We’ll get onto the construction of the LED Musicolour shortly. Before we do, let’s quickly look at a few more design details.
One aspect of the unit’s operation that we didn’t mention in Pt.1 is the automatic gain control (AGC). This applies when you are feeding audio into the unit via the audio line input socket (CON11). The problem is that line level signal amplitude can be quite variable and we don’t want the lights to be driven dimly simply because your signal source has a low peak voltage.
To solve this, we constantly monitor the peak voltage at the audio inputs and apply an asymmetrical low-pass (smoothing) function to it. The output of this function remains close to the long-term peak of the audio signal, even though the amplitude won’t be constant. We do this by allowing the detected peak voltage value to increase rapidly but only decrease slowly.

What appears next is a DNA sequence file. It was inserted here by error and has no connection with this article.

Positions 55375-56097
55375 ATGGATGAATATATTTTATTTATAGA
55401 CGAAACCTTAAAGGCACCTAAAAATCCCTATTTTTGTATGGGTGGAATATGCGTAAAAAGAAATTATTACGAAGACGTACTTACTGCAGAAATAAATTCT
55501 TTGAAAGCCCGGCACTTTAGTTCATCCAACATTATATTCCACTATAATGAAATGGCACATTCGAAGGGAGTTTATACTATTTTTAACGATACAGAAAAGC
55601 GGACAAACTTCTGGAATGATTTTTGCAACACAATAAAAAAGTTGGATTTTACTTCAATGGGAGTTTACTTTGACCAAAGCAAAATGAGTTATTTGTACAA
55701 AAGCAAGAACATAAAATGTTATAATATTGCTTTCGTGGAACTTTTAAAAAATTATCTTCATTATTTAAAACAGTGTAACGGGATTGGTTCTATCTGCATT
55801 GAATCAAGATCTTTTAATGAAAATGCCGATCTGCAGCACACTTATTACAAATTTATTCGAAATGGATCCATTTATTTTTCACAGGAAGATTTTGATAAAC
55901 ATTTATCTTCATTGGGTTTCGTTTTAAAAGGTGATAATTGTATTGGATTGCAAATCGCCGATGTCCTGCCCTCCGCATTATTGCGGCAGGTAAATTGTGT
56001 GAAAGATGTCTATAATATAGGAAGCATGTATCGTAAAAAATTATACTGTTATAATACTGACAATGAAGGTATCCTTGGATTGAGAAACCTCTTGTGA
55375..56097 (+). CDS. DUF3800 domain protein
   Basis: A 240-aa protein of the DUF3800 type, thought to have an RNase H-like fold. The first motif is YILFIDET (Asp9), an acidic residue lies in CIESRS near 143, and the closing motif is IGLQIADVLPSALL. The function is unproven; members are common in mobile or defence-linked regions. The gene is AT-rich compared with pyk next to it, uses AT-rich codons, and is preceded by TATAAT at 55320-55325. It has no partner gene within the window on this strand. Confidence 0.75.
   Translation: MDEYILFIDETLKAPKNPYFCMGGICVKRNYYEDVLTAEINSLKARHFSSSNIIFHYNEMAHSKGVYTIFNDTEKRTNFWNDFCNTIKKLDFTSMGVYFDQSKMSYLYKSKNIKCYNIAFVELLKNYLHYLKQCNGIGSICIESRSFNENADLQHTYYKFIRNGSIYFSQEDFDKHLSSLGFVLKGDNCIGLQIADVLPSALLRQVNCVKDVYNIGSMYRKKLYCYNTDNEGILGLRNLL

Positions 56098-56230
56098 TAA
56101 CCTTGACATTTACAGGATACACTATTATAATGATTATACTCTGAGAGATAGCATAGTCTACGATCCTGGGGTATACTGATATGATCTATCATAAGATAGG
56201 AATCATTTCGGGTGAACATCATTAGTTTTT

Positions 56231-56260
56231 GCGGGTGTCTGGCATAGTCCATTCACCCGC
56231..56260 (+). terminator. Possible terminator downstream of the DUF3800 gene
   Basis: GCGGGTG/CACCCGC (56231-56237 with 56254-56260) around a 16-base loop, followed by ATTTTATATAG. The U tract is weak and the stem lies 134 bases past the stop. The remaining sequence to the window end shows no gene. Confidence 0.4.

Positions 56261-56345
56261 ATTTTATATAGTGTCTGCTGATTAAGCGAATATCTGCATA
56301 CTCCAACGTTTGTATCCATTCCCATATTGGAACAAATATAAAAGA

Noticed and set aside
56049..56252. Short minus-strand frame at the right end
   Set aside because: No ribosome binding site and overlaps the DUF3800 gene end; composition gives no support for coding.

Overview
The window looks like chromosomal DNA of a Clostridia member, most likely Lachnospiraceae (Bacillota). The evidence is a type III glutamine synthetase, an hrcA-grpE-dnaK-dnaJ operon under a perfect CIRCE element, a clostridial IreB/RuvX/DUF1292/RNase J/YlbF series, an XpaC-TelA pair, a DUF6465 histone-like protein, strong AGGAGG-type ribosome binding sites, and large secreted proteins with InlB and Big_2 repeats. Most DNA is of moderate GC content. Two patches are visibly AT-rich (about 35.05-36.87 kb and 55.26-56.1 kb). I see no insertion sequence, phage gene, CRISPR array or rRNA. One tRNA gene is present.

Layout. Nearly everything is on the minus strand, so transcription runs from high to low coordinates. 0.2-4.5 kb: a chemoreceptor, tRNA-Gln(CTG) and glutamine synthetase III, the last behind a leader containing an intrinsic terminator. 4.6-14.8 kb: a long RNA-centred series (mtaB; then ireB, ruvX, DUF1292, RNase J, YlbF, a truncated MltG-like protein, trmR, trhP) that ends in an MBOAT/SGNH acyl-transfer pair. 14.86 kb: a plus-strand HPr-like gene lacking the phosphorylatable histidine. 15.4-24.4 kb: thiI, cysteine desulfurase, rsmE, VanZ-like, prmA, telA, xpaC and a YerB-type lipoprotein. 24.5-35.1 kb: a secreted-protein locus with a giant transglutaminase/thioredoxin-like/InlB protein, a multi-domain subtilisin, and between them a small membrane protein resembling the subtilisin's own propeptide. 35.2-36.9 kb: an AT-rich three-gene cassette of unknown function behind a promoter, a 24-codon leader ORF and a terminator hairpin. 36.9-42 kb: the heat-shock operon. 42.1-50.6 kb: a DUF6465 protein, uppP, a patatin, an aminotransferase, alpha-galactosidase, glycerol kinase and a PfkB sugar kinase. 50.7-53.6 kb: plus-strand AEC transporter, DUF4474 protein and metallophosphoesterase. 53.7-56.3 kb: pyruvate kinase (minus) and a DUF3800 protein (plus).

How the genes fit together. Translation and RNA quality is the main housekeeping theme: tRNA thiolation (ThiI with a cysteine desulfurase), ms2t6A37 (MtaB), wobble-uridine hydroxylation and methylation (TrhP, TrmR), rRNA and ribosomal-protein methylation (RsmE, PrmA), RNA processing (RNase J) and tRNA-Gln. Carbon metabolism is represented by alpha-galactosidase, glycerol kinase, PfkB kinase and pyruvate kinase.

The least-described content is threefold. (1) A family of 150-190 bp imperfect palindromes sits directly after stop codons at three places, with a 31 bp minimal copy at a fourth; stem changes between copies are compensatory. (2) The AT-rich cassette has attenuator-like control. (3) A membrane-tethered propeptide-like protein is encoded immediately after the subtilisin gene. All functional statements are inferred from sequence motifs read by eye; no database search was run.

Given this detected peak amplitude, we can then “normalise” the audio data by computing a gain value which is the inverse of this peak amplitude, ie, the lower the amplitude, the higher the gain. This gain is applied before the Fast Fourier Transform (FFT) function is applied to the audio data. The output of the FFT then gives a consistent brightness level over a range of input signal amplitudes from around 500mV RMS up to a little over 2V RMS.
When we describe the configuration options later, you will see that there are a few options which control the rate at which the AGC level changes and the maximum gain setting available. We’ve chosen defaults that work well in most circumstances so you won’t normally need to change these.
Throughout these articles we have generally referred to the memory card as an “SD card”. There are actually several different types of SD card. These days, most cards sold are actually SDHC (high capacity) cards in the range of about 4GB-32GB. We have successfully tested the largest of these cards in the LED Musicolour.
It should also support the older MMC cards although they are basically obsolete now. We haven’t tested SDXC (64GB+) cards but in theory, they should work too as they still support the 1-wire SPI interface we are using to communicate with the memory card.